# [FOM] Question about theoretical physics

Timothy Y. Chow tchow at alum.mit.edu
Thu Feb 28 19:29:31 EST 2013

```On Thu, 28 Feb 2013, Kreinovich, Vladik wrote:
> If the results are close but not that accurate, they try second
> approximation.
>
> For QED, we get correct result with I think 10 digits or so, very
> accurate, by using the appropriate approximation, enough to explain most
> experiments

Again, allowing me to caricature the situation for simplicity, I'd say
that the objection is this.  If the sequence of approximations is not
believed to converge, then this looks like "cheating" to an outsider.  I
compute the first approximation, and it's not so good.  So I compute the
second approximation, and it's better, but still not great.  I compute the
third approximation, and wow!  It matches to 10 digits.  I collect my
Nobel Prize and conveniently forget to mention that if I had computed the
fourth approximation, it would have matched only 5 digits.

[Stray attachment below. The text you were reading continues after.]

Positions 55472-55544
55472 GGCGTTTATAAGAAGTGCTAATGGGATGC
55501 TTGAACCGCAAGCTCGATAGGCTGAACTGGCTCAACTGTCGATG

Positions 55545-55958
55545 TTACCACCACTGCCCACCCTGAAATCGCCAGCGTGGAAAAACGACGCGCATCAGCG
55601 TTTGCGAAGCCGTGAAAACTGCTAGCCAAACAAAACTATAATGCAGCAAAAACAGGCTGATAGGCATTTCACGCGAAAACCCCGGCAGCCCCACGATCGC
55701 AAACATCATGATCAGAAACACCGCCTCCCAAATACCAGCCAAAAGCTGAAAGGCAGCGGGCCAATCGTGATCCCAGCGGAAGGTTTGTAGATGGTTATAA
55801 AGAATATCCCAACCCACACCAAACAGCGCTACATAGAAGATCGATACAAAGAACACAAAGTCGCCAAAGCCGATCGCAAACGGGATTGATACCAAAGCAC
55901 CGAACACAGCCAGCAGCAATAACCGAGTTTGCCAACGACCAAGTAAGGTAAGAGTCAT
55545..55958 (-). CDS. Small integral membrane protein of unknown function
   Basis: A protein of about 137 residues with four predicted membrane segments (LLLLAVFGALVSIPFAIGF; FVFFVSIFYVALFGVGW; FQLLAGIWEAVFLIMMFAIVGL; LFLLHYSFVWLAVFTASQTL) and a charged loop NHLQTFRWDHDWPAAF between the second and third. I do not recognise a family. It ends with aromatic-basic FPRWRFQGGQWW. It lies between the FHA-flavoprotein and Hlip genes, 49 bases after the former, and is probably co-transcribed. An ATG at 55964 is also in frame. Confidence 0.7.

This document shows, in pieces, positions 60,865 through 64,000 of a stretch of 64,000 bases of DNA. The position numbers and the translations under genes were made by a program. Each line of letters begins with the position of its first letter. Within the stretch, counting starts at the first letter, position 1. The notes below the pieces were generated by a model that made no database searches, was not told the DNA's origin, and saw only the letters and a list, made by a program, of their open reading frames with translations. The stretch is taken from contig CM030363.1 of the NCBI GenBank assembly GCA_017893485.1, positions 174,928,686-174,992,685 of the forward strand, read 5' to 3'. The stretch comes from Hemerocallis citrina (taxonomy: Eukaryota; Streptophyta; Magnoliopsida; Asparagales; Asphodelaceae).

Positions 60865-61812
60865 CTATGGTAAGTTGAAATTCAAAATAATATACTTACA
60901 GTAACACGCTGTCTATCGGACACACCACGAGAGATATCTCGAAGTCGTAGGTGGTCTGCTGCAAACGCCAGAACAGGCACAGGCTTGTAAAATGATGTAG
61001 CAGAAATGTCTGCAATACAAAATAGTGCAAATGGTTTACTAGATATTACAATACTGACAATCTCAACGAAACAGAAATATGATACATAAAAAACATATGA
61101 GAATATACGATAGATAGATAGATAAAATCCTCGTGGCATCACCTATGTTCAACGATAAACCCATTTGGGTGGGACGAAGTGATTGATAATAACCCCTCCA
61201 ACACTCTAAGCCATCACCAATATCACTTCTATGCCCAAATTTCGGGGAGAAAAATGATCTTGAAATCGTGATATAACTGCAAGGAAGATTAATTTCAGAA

Sort of like tossing a needle a multiple of 213 times so that after 3408
trials one can "estimate" pi to 7 digits.

I think I know what the correct rejoinder is.  The situation is not like
Buffon's needle because even if physicists have a whole array of different
theoretical calculations that they could try, there's no reason a priori
to expect *any* of the methods to agree with experiment to 10 digits.
Admittedly, because the physicists can't precisely map out the space of
possible theoretical calculations ahead of time, they can't make a precise
quantitative statement about just how remarkable the agreement with
experiment is.  But that is generally the case with scientific predictions
anyway---we don't have any quantitative estimate of "how remarkable"
Einstein's calculation of the perihelion precession of Mercury is.
Though QED isn't mathematically rigorous, that doesn't mean it's
infinitely malleable, and it's still possible to have an intuitive sense
that there's something very remarkable about a particular non-rigorous
calculation agreeing with experiment to that extent.

Having said that, I think that popular accounts do sometimes give the
impression that the large number of digits of agreement makes this the
most remarkable agreement between theory and experiment of all time, and
maybe that is overstating the case?  It's not like every digit of
agreement exponentially increases our confidence in the correctness of the
theory?

Tim
```